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Vatican begins final work on Raphael rooms

The work may make it possible to identify which parts of the frescoes were painted by Giulio Romano, Raphael’s most trusted apprentice

Vatican City

The cycle of monumental frescoes that occupied Raphael for most of his working life is undergoing the final phase of an even lengthier restoration. Last month, the Vatican Museums began the conservation of the Hall of Constantine, 1517-24, the last and largest of the four rooms in the former apartments of Pope Julius II that the artist spent 12 years decorating. The project, which is due to last eight years, continues the work that began in 1982 with the Room of the Fire in the Borgo, 1514-17. The Room of the Segnatura, 1508-11, followed in the 1990s, and the Room of Heliodorus, 1512-14, was restored between 2002 and 2013.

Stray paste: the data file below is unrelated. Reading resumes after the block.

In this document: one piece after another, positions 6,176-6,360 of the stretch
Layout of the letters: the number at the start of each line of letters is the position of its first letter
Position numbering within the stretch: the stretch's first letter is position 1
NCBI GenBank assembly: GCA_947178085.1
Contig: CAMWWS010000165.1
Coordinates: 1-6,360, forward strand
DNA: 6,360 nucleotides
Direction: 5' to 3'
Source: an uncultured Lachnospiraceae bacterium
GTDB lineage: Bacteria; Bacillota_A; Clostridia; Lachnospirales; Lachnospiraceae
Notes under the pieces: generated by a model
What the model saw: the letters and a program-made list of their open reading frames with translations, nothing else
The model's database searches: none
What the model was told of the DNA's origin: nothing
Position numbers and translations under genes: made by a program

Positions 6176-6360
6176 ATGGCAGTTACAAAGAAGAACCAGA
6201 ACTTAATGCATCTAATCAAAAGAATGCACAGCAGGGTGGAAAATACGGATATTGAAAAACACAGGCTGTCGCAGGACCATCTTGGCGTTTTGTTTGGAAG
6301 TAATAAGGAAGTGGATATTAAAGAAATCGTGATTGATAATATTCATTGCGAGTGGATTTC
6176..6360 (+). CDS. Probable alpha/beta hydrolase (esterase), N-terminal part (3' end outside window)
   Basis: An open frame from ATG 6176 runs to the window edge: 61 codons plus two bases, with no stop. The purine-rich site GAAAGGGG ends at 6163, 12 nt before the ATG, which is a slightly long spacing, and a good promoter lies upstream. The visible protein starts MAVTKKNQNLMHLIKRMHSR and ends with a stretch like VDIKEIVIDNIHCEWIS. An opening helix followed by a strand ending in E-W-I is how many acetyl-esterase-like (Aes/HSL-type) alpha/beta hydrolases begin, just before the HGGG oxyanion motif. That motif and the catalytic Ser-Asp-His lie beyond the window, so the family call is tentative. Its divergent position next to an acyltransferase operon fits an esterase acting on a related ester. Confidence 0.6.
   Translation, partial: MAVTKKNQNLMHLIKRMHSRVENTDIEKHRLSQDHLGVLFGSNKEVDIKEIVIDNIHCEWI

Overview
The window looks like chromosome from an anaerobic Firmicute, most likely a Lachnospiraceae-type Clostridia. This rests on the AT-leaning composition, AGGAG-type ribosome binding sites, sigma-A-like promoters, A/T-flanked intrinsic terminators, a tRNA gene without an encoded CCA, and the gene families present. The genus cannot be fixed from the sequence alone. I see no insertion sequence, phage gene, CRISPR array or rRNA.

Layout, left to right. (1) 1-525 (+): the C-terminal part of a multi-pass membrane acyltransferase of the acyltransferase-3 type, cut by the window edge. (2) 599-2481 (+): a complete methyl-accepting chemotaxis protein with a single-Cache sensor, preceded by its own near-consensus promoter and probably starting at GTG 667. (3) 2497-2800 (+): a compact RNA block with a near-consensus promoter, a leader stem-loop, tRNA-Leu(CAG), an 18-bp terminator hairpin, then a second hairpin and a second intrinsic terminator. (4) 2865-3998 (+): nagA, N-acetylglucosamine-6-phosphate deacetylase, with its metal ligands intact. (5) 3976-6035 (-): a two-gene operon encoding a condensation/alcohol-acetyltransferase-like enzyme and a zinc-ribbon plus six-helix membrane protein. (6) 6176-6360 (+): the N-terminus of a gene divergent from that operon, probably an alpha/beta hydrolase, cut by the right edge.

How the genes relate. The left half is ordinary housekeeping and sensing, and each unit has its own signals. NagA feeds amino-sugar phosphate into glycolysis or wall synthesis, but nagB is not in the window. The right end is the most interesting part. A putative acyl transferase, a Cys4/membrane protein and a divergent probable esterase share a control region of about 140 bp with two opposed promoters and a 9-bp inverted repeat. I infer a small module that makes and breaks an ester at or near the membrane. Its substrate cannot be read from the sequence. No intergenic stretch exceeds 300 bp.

Dark and dusty patina

After preliminary analysis by the museums’ diagnostics specialists, a team of six is assisting the paintings conservator Fabio Piacentini. Antonio Paolucci, the director of the Vatican Museums, and the curator Arnold Nesselrath will oversee progress. Paolucci says: “The frescoes will be liberated from that dark and dusty patina that we are accustomed to, revealing as never before how truly universal the legacy of Raphael is.”

The work may make it possible to identify which parts of the frescoes were painted by Giulio Romano, Raphael’s most trusted apprentice. The artist died in 1520, aged 37, leaving his assistants to complete the scheme—four episodes from the life of Constantine I, the first Roman emperor to profess Christianity—based on his cartoons, which covered only two of the walls and have since been lost. “We will only understand after the restoration how Raphael continued to [inspire] Italian and European painting through his School,” Paolucci says.

The hall will remain open to the public throughout the project, which the newspaper La Repubblica reports will cost €5m. It is being paid for by the Patrons of the Arts in the Vatican Museums.